The official Twitter targeted men on International Women’s Day essentially telling them to curb their masculinity with a tweet, “not today, men.”
Despite Twitter CEO Jack Patrick Dorsey claiming that the platform and its staff were non-partisan in an interview with Joe Rogan and Tim Pool, they have continued to take actions on conservative accounts in the UK, USA, and Australia.
Although it may seem harmless their latest tweet is largely perceived as being divisive and man-hating… but why?
Twitter have a tendency of punishing accounts for engaging in, what they consider, targeted harassment. When Jack and his attorney, Vijaya Gadde, were asked to define exactly what ‘targeted harassment’ meant, they failed to give a straight answer and insinuated that it was left to interpretation of the moderator.
Not today, men.— Twitter (@Twitter) March 8, 2020
However, there seems to be a strong bias when it comes to who can be an actual victim of targeted harassment and, in most cases, it seems as though complaints lodged by ‘straight white men’ are mostly ignored.
Straight white ‘cis gendered’ men are not victims
There seems to be an ever growing resentment for straight white men on the platform. More and more hateful tweets, some even calling for violence, are appearing on the platform and barely any, if any, have been actioned.
Twitter slammed for divisive man-hating #InternationalWomensDay tweet.
Tweets such as ‘kill all straight white men,’ or ‘all straight white men are rapists’ are plentiful on Twitter and they get shared and usually garner thousands upon thousands of likes. Many of these kind of tweets have been reported but Twitter’s response is always the same, “we didn’t find this Tweet to violate our rules.”
Please sign my petition to kill all straight white men— Daddy Wilf (@RustyMelvin) October 29, 2016
People who respond in anger, however, calling the account out for being hateful and divisive are immediately and permanently banned.
@Nick_JLA it’s oppressive that a man gets a holiday, men rape and they all deserve to die with the white cis gendered privilege— Robie (@Hillier_10) June 20, 2015
Twitter counsellor Viyaya alleges that this is because their research indicates that trans people face the most bullying and usually self harm or worse as a result. “We want to create a safe environment for everybody to speak, and we want to protect people from being bullied,” she told Joe Rogan.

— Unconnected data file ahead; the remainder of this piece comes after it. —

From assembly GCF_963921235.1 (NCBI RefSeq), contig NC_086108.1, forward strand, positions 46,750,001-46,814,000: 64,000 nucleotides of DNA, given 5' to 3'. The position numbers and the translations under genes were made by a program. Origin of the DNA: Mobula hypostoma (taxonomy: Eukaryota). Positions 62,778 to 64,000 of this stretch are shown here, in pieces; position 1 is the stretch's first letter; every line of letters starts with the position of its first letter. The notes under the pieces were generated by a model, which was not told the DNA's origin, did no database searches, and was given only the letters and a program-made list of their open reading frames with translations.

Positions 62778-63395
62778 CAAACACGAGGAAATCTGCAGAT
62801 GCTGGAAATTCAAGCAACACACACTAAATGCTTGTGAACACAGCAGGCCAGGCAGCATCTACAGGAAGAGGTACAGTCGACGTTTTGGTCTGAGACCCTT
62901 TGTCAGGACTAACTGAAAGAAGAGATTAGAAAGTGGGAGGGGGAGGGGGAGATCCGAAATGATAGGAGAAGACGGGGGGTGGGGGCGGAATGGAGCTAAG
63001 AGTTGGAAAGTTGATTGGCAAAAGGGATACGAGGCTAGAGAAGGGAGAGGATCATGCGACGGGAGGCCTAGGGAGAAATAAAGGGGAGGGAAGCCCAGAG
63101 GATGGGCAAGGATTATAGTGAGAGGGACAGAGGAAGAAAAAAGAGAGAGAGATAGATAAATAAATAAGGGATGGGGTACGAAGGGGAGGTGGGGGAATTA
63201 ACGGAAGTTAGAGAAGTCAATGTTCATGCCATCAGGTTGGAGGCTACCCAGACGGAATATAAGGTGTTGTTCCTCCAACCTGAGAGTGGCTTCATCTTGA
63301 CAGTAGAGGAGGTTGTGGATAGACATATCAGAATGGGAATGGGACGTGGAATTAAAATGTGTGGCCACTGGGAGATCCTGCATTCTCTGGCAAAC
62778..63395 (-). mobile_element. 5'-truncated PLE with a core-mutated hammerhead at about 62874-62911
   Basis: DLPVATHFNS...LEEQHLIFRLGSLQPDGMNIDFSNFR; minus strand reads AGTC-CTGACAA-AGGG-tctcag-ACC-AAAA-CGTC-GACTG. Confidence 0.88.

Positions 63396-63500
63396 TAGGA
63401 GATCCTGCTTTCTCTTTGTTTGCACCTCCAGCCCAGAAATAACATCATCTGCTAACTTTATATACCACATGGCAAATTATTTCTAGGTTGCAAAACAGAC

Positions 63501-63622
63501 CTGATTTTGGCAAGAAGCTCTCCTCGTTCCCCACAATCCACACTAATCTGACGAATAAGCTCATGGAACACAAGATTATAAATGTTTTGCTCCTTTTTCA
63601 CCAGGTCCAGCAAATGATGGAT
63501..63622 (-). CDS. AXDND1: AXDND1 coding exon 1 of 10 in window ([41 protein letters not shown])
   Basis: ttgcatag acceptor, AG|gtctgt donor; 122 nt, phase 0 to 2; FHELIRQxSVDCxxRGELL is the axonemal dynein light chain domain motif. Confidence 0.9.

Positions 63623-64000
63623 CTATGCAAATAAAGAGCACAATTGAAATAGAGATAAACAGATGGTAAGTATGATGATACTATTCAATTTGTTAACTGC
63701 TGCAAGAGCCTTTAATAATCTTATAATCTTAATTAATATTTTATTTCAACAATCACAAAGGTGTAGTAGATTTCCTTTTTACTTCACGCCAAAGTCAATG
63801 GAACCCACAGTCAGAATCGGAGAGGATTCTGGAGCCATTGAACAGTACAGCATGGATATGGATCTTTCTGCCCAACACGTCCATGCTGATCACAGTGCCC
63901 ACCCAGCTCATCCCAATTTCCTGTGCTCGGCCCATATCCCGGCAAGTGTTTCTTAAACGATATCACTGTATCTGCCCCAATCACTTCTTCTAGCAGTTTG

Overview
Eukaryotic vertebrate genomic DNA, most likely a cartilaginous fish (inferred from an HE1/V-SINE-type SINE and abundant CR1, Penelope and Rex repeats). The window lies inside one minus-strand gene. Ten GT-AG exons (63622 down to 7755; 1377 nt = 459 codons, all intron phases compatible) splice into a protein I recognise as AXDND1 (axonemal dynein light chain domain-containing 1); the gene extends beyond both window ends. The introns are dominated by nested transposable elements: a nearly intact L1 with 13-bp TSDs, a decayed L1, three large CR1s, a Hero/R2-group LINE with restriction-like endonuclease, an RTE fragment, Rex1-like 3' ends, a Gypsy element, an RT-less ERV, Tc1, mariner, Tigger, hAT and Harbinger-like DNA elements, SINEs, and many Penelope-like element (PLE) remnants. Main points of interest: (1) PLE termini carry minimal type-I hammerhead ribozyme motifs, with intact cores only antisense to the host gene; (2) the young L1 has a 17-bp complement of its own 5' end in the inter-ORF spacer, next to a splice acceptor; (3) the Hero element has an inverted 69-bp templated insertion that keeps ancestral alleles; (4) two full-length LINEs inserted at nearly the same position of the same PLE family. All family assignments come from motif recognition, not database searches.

Twitter receive backlash for ‘not today, men’ tweet
The International Women’s Day tweet is considered the proverbial cherry on top and many men and women are fed up, this much is evident from the replies.
Melonie Mac, a popular YouTuber with over 300,000 subscribers and live-streamer, expressed her concern for Twitter’s divisive #InternationalWomensDay message by writing, “as a woman, this is yikes. I’d have much rather seen women celebrated in a positive way than telling men to shut up, this doesn’t accomplish anything and only makes the lives of women worse through division.”
Twitter slammed on #InternationalWomensDay: Melonie Mac responds “this accomplishes nothing.” (photo credit meloniemac.com)
As a woman, this is yikes. I’d have much rather seen women celebrated in a positive way than telling men to shut up, this doesn’t accomplish anything and only makes the lives of women worse through division.— Melonie Mac🦉🖤 (@MelonieMac) March 9, 2020
Twitter’s hypocrisy was called out by others. “They’d never write something like this about women,” an annoyed user wrote.
All-in-all, the Tweet would have not kicked up such a fuss if it wasn’t for Twitter’s clear gender bias when it comes to targeted harassment. A lot of Twitter users have reported that they’ve been permanently banned for the platform for making ‘get back in the kitchen’ or ‘women can’t drive’ jokes.
So when November 19th comes around, will we be expecting a “Not today, women.” tweet from you?— Edgarmash #NewGuy (This is the Way) (@edgarmash791) March 8, 2020
If tomorrow this post read “Not today, women” heads would roll, people would be fired, protests would be launched, and groveling public apologies would be dispensed.— Princess Sparkle Krogan (@NiftuCal) March 8, 2020
Women banned on International Women’s Day for trans women comment
Strangely enough, though, Twitter appears to be confused when it comes to their own Terms and Conditions. Even on International Women’s Day.
Twitter continues to ban women for voicing their concerns for biological men, identifying as women, competing in women’s sports. This trend of banning kind of implies that transgender women have a higher priority on Twitter.
Twitter bans women on #InternationalWomensDay for criticising trans women.
Today alone we’ve had 3 women reach out to us claiming that they were banned for the platform for saying that women are at a disadvantage when they are competing against transgender women who were born male.
What are your thoughts on the Twitter #InternationalWomensDay “not today, men” tweet? Are people right to be angry or are they over reacting? Let us know in the comments below.